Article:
Courtesy: http://www.logcity.com/airfwdrasn/mayjun97/free.html


User currently offlineFLY777UAL From United States of America, joined May 1999, 4512 posts, RR: 3
Reply 2, posted (14 years 4 months 1 week 3 days 12 hours ago) and read 10442 times:

Thanks so much, Chieftain!!!

With the Fifth Freedom, that would permit an airline [say, TWA  ] to transport passengers between France and, oh...Israel or another country--be able to pick up pax. from France and transport them to Israel?

Thanks again!

FLY777UAL



User currently offlinePurdue Arrow From United States of America, joined May 1999, 1574 posts, RR: 7
Reply 3, posted (14 years 3 months 4 weeks 1 day 14 hours ago) and read 10417 times:

I realize that this post was a while ago, but this is the first I've seen in since I was on vacation when it was posted. The fifth freedom would allow such transportation between France and Israel if both nations agreed to grant fifth freedom rights to TWA. To clarify the third and fourth freedoms, the third freedom allows an airline to transport people/cargo from the airline's home country to a foreign one (i.e. Delta service ATL-LGW), while the fourth freedom allows the airline to carry PAX/cargo from that foreign country back to the home nation (i.e. Delta's return service LGW-ATL).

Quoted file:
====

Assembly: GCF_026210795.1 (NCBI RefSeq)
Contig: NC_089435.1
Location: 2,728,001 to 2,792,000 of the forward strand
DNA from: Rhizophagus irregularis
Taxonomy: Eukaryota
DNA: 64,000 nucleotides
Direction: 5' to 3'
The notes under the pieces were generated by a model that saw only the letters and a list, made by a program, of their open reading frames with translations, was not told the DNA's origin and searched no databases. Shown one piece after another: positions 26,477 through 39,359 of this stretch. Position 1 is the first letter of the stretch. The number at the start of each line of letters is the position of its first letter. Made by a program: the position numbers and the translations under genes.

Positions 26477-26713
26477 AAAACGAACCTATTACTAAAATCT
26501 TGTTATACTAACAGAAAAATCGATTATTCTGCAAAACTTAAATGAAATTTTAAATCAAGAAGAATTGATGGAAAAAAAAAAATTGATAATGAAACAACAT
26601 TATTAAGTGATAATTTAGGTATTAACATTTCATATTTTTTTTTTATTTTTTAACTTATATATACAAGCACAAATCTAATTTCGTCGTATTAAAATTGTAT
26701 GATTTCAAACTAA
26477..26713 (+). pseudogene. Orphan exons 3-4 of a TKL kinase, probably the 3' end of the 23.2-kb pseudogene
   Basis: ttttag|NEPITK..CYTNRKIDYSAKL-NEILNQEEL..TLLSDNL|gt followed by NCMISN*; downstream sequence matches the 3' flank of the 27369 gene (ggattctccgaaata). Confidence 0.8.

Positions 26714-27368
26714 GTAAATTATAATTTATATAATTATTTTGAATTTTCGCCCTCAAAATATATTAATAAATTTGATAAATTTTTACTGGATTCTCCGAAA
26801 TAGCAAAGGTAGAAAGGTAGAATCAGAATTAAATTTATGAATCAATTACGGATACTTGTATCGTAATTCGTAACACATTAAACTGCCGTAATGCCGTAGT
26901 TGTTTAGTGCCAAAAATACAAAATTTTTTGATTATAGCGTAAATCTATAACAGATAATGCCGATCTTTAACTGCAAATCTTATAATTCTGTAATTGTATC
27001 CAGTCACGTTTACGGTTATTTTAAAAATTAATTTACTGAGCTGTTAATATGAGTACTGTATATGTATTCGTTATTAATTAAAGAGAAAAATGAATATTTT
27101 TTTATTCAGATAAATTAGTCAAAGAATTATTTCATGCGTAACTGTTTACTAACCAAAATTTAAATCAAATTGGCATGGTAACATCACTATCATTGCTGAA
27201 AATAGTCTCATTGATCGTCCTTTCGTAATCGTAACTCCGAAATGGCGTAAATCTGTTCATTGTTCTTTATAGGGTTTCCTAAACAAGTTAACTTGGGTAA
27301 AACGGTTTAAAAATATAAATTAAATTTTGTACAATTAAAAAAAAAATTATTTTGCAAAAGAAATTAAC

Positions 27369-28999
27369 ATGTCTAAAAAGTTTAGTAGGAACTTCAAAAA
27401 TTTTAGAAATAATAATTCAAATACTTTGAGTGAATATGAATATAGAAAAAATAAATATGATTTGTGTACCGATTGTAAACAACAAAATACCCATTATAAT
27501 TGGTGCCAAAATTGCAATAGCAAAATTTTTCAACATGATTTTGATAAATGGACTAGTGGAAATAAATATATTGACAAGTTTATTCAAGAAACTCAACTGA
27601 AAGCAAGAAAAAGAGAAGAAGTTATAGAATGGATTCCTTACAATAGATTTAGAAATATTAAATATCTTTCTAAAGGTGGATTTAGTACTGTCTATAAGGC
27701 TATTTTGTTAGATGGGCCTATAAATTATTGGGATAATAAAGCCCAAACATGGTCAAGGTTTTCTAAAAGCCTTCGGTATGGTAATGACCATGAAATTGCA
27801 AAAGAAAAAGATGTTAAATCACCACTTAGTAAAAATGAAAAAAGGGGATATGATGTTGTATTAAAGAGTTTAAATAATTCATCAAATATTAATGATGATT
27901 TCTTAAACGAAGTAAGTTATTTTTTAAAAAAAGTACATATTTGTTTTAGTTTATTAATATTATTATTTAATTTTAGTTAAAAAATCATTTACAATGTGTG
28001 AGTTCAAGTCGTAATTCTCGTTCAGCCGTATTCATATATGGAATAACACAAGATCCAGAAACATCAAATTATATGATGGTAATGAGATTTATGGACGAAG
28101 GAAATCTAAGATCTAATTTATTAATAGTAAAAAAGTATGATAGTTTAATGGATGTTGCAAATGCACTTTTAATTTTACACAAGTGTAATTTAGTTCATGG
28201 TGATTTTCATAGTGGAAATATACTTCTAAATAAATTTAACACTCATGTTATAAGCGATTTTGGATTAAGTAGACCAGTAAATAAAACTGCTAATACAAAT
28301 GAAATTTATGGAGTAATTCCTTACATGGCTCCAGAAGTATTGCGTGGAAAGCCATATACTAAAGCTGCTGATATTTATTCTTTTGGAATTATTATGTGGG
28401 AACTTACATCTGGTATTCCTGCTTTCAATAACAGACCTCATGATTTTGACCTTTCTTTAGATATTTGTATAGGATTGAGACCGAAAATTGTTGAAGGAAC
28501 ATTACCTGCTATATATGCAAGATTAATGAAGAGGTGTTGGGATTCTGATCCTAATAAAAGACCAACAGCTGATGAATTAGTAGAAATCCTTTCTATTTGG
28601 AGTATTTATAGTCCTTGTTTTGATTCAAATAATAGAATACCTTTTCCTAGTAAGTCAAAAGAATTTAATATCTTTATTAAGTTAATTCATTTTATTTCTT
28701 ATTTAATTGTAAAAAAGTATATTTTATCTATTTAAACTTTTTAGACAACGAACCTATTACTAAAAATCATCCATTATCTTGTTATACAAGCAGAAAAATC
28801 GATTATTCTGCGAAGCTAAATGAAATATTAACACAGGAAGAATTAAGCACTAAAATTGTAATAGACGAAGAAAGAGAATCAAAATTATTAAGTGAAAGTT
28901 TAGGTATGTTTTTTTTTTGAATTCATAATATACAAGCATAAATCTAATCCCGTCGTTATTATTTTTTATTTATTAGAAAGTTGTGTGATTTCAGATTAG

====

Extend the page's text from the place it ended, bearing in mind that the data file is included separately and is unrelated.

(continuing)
Top Of Page
Forum Index

This topic is archived and can not be replied to any more.

Printer friendly format

Similar topics:More similar topics...
AEA Traffic Update For European Airlines - SEP06 posted Fri Nov 24 2006 16:38:18 by Stylo777
Air Disasters Timeline For The Past 7 Years posted Wed Aug 17 2005 02:32:24 by Dstefanc
Gulf Air Considered A345s For The US posted Sat Aug 6 2005 21:08:20 by GF-A330
1947 Air Travel - Really For The "well-off" Only? posted Mon Sep 6 2004 01:25:50 by L410Turbolet
A Real Bad Situation For The Airlines And The Pax posted Fri Aug 1 2003 06:12:43 by B752fanatic
New Idea For The Airlines... Would It Work? posted Sun Jun 29 2003 03:33:20 by Kjet12
China Grants 5th Freedom Rights For The First Time posted Tue Mar 25 2003 09:06:26 by Singapore_Air
Traffic Data For China Airlines posted Thu Jan 30 2003 20:05:41 by Pakistania
Do You Work For The Airlines? posted Tue Jun 11 2002 02:58:03 by CO777-200ER
Iata - Malaysia Tops Air Traffic Figures For 2001 posted Thu Feb 7 2002 21:10:44 by Mas777
US - Brazil Air Traffic. Room For Growth? posted Tue Mar 27 2012 19:00:13 by maiYYZ
Future Prospects For The Airlines posted Fri Aug 27 2010 22:35:36 by piaflyer
Air Comet Rights For Latin America Final Decission posted Mon Apr 12 2010 11:55:23 by migair54
How Much Traffic Increase For The Olympics? posted Sun Feb 1 2009 18:27:55 by ZBBYLW
Air France : OK For The A380-900 posted Mon Jun 2 2008 14:18:21 by FCKC
College And Working For The Airlines? posted Sat Nov 3 2007 12:52:24 by Apollo13
Has Thomsonfly Rights For The 787? posted Mon Feb 5 2007 22:28:45 by StationManager
Blessing For The Airlines - Crude Oil Collapsing posted Thu Jan 11 2007 20:34:28 by AF022
PTVs In Y: Are They Worth It For The Airlines? posted Thu Dec 7 2006 20:14:50 by MaverickM11
AEA Traffic Update For European Airlines - SEP06 posted Fri Nov 24 2006 16:38:18 by Stylo777